With its airing, Binbougami ga! goes straight into a top spot of the season – original slapstick comedy is still possible it seems, and this series spins the roulette at every opportunity as enthusiastically as can be.
There’s certainly no shortage of personality within this series – everything has a rapidly executed, character propelled spin. The “God of Poverty” is called upon within a nether realm by an apparently dominant entity – and they request that this master of poverty go deal with a certain individual pictured on a photograph they’ve been given for reference. The poverty queen isn’t looking too lively or up for any sort of physical activity – yet taking a glance at the photo, she becomes infuriated that the bishoujo seen in the portrait has such ample oppai.
Whimsicality is prevalent throughout this anime, and that’s as the characters think for themselves – they’re not acting in accordance to some predetermined trope standards, they do whatever, and the series adapts to meet their eccentricity.
And with the deity of poverty on her way to meet our other heroine in a spiteful jealousy, we’re taken to that very heroine in question – unlike the poverty queen, our regular human girl is very well-proportioned in the upper body. Seeing a glimpse of her school life, she’s apparently wealthy and ultra perfect – living a typical highschool life in a manner of sparkly majesty, with all the males worshiping the ground she spits on. She doesn’t hold back either, laughing at all those who enviously gossip about her as they simply fail to meet her grace.
An electrifying transition, our busty bishoujo human first encounters the poverty princess as she steps out a restroom stall to find a body hanging like a tortured victim. While already in motion, the series’ basic mood escalates into an even greater hyped adrenaline as the situation carries on with the deity of flat chested poverty attempting to relay the matter with the bosomy human – the issue is that our voluptuous bishoujo has an excess of “fortune”, an abundance unnatural for any human, and it’s somehow sipping away the “fortune” from those around her.
As everyone around her loses fortune, that of course means tragedy awaits for them – and this holds true specifically to a few whom our human heroine holds dear. A solution to combat any misery from falling upon others is for the stacked human to give up some of her excess fortune – yet this would mean in turn that she’d no longer be so flawless and idolized. And thus, there is conflict between our two heroines – resulting in madness simply exquisite in presentation and execution.
The visuals are highly reactive in this series – shapes, lines, and other elements all transform dynamically on a per scene basis in order to deliver the most emphasized, grandiosely exaggerated moment imaginable in relevance to current scenario unfolding. For instance, in the frame above, one can notice the fine lines – everything illustrated to an impeccable state in order to likewise reflect the haughty heroine. Yet looking through several of the imagery below, one can see at the more shocking moments, lines become thick and full of impact.
One doesn’t have to second guess the story on the surface in this series, it’s direct in that respect – yet there’s a vast variety of gags and references underneath which not all may catch, portrayed to graphics which move like TV static as above mentioned. It’s basically a ballet of energy.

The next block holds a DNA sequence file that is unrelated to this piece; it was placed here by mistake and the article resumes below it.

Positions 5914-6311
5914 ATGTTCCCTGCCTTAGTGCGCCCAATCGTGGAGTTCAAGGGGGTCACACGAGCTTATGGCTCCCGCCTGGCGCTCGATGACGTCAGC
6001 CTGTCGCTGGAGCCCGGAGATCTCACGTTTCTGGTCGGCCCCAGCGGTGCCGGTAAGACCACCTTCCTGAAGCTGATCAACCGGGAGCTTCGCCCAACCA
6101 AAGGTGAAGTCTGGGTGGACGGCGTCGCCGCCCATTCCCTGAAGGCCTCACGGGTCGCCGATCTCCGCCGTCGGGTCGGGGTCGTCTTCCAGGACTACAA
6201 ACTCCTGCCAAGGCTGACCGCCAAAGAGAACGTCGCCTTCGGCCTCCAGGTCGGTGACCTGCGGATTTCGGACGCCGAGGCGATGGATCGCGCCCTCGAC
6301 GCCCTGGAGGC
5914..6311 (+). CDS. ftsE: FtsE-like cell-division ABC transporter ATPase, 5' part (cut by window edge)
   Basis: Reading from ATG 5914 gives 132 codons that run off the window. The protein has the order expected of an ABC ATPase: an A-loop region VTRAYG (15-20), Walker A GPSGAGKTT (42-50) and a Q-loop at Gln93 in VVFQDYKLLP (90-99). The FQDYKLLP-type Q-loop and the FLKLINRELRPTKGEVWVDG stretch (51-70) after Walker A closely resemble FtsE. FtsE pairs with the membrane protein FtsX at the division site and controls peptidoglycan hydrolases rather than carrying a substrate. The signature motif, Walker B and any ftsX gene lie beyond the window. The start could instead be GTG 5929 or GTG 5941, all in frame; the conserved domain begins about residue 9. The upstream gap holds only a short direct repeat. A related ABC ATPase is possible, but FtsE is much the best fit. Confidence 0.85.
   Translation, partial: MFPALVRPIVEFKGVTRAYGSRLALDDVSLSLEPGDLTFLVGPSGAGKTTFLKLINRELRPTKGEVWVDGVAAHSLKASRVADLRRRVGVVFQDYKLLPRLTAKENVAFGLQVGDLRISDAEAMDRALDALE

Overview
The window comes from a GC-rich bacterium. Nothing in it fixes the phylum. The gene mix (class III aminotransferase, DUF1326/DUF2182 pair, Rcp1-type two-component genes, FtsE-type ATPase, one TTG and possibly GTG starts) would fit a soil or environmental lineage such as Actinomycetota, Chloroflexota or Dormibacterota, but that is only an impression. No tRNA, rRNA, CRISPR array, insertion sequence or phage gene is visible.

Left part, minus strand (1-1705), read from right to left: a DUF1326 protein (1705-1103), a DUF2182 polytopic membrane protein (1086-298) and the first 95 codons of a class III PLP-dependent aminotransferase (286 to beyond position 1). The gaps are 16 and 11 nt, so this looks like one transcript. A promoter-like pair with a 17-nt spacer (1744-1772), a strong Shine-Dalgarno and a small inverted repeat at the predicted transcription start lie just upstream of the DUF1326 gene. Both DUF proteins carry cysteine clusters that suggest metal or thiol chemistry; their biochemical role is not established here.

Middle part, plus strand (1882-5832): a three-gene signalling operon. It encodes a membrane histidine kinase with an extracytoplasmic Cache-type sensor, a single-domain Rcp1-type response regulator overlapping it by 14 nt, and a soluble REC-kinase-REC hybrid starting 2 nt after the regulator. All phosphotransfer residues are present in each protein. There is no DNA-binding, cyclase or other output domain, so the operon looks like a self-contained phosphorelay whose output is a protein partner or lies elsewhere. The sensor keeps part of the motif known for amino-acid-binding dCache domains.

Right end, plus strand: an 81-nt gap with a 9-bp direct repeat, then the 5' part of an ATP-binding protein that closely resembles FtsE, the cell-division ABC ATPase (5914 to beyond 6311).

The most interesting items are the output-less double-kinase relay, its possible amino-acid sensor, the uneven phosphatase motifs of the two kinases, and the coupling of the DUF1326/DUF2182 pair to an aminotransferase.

There’s a constant shuffling of style for the sole purpose of amusement – if a character is speaking one way, they may simply start up a funny accent for no reason other than such is possible, and this couldn’t be any more fantastic. The built heroine contributes to the comedy by means of her normal personality – a hint of arrogance, with an nondiscriminatory attitude of confidence which speaks whatever it wills. All the while, the poverty queen, keeping true to her own persona, rips out gags from every direction – and all part of her normal demeanor.
A significant detail as to why this series is so gratifyingly excellent is that it doesn’t entertain on a single, but several levels – the visuals, comedy, side-story, main story, and more, it’s a massive party of masterfully assembled aspects.
Two tiers of plot are introduced in this episode, the first being the main tale, and the second is a totally legitimate episodic packed with many true and teary eyed emotions which do marvelously in developing both our characters. Our heroine’s beloved butler, a man who is both like a mother and father to our heroine, falls ill.
When he does, one will see the inner-kindness of the deity of poverty – as well as the surprisingly considerate side of our seemingly otherwise pompous human heroine. And impressively, this mini-tale regarding the butler transpires without any slapstick interruptions. In other words, this series expertly balances multiple plates – and it ensures not to get them mixed. Even with the heavy humor, it’s kept out where it doesn’t belong – resulting in that one won’t fell anything but truly overwhelmed as the series so desires.
For the finale, the series still couldn’t be any more spectacular – the conclusion is ideal as after the butler side-story is taken care of in a very heartwarming manner, the remaining closure is one which sees our pettanko ruler of poverty finding a home with our plump chested human heroine, meaning the two still have quite a grand adventure of all this wonderful humor, and childish contesting, still awaiting them.